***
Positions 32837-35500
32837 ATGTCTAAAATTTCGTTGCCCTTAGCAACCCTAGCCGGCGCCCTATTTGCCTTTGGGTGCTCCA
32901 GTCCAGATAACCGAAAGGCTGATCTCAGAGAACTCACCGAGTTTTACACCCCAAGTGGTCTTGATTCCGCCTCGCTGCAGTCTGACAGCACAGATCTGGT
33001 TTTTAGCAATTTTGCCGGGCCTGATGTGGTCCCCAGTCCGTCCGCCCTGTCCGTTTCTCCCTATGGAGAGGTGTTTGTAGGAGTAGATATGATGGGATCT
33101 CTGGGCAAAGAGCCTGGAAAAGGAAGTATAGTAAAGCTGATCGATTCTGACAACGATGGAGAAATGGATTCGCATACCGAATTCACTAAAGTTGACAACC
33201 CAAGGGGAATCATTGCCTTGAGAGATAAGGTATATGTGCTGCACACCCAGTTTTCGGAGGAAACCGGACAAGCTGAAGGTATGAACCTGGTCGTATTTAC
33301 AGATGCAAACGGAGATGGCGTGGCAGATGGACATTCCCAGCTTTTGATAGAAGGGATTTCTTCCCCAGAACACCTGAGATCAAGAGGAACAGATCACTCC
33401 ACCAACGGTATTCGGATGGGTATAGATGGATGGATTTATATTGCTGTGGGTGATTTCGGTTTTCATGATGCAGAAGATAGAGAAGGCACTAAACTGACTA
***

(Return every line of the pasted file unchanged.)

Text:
Positions 32837-35500
32837 ATGTCTAAAATTTCGTTGCCCTTAGCAACCCTAGCCGGCGCCCTATTTGCCTTTGGGTGCTCCA
32901 GTCCAGATAACCGAAAGGCTGATCTCAGAGAACTCACCGAGTTTTACACCCCAAGTGGTCTTGATTCCGCCTCGCTGCAGTCTGACAGCACAGATCTGGT
33001 TTTTAGCAATTTTGCCGGGCCTGATGTGGTCCCCAGTCCGTCCGCCCTGTCCGTTTCTCCCTATGGAGAGGTGTTTGTAGGAGTAGATATGATGGGATCT
33101 CTGGGCAAAGAGCCTGGAAAAGGAAGTATAGTAAAGCTGATCGATTCTGACAACGATGGAGAAATGGATTCGCATACCGAATTCACTAAAGTTGACAACC
33201 CAAGGGGAATCATTGCCTTGAGAGATAAGGTATATGTGCTGCACACCCAGTTTTCGGAGGAAACCGGACAAGCTGAAGGTATGAACCTGGTCGTATTTAC
33301 AGATGCAAACGGAGATGGCGTGGCAGATGGACATTCCCAGCTTTTGATAGAAGGGATTTCTTCCCCAGAACACCTGAGATCAAGAGGAACAGATCACTCC
33401 ACCAACGGTATTCGGATGGGTATAGATGGATGGATTTATATTGCTGTGGGTGATTTCGGTTTTCATGATGCAGAAGATAGAGAAGGCACTAAACTGACTA